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Brazil’s economy grew at a slightly faster pace than expected in January, prompting some relief for Brazilian President Dilma Rousseff, who has spearheaded a number of initiatives to boost GDP.
Economists warn, however, that the recovery could be offset by inflationary pressures.
The index registered a 1.29 per cent increase from December to January, the biggest monthly rise since June 2008, when the index advanced 3.17 per cent.
Compared with January of 2012, the index jumped 3.84 per cent, the central bank said.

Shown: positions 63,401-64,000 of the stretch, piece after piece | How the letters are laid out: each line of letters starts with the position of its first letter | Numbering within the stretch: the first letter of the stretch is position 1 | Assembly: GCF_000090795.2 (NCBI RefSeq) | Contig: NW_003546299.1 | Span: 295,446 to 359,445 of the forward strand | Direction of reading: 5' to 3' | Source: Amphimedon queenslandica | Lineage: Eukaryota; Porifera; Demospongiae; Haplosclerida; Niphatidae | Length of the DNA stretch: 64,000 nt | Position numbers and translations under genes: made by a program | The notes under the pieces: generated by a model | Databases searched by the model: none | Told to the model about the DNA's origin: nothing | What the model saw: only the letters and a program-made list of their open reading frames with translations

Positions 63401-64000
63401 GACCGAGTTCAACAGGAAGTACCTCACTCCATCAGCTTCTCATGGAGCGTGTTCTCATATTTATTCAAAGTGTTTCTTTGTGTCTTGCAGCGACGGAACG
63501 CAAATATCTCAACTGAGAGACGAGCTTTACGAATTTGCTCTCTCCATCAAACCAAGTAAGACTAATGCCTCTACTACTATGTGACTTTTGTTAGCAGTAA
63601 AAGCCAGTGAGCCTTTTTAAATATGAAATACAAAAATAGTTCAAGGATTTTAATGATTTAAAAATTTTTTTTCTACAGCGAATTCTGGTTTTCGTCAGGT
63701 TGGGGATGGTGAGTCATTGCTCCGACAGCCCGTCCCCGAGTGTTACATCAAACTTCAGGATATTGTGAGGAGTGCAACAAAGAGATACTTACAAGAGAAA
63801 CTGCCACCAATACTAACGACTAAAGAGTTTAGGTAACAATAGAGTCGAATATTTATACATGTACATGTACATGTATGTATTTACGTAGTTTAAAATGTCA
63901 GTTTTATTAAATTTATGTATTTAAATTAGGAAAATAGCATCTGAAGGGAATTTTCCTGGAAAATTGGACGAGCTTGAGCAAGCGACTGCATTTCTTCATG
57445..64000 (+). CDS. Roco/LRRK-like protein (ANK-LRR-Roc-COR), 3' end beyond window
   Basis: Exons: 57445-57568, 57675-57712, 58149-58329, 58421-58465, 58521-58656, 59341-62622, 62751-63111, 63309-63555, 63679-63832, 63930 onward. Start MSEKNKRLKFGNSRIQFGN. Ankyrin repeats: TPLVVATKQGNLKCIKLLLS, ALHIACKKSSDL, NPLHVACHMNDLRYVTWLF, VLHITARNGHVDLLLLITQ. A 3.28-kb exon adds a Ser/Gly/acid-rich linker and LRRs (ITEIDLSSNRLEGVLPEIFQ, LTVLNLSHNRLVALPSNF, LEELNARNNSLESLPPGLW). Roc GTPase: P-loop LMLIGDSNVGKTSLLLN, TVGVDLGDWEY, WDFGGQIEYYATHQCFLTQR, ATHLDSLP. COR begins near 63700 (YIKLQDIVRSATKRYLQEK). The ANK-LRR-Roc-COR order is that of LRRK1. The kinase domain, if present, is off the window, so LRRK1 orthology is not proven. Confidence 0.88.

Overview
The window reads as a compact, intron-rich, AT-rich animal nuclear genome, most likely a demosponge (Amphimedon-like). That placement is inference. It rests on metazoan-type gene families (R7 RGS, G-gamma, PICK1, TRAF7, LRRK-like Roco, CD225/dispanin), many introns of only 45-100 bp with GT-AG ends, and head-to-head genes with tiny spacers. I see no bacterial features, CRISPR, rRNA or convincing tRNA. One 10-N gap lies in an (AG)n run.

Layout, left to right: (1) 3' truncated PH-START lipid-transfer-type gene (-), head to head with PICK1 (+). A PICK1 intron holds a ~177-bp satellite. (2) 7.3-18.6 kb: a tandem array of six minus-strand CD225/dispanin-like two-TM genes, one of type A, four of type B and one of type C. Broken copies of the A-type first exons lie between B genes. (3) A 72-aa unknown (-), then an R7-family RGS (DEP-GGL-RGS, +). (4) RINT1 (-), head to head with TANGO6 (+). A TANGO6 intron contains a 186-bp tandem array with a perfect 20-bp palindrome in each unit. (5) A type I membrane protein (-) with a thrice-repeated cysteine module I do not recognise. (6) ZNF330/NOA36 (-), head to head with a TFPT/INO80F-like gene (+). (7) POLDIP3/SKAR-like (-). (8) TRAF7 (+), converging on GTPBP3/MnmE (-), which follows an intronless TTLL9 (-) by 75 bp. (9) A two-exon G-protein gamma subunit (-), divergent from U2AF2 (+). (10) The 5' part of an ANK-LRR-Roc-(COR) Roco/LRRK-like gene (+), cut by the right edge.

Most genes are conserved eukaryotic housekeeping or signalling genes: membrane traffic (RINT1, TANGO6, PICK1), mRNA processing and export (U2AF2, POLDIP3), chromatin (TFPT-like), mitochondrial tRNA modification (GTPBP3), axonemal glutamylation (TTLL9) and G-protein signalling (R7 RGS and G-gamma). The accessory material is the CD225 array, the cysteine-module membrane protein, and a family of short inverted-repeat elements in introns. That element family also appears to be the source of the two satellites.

Last year, Brazil’s economy grew a scant 0.9 percent, according to official figures, much less than the government had projected.
Brazil’s poor economic performance came despite a flurry of stimulus measures announced by Rousseff, including lowering the basic interest rate to a historic low of 7.25 per cent, expanding credit lines and cutting taxes to the private sector, among others.
The Economic Activity Index seeks to predict how the country’s Gross Domestic Product (GDP) will fare, by incorporating data on the activity levels of the three main economic sectors: industry, trade and agriculture.
Xinhua and Agencies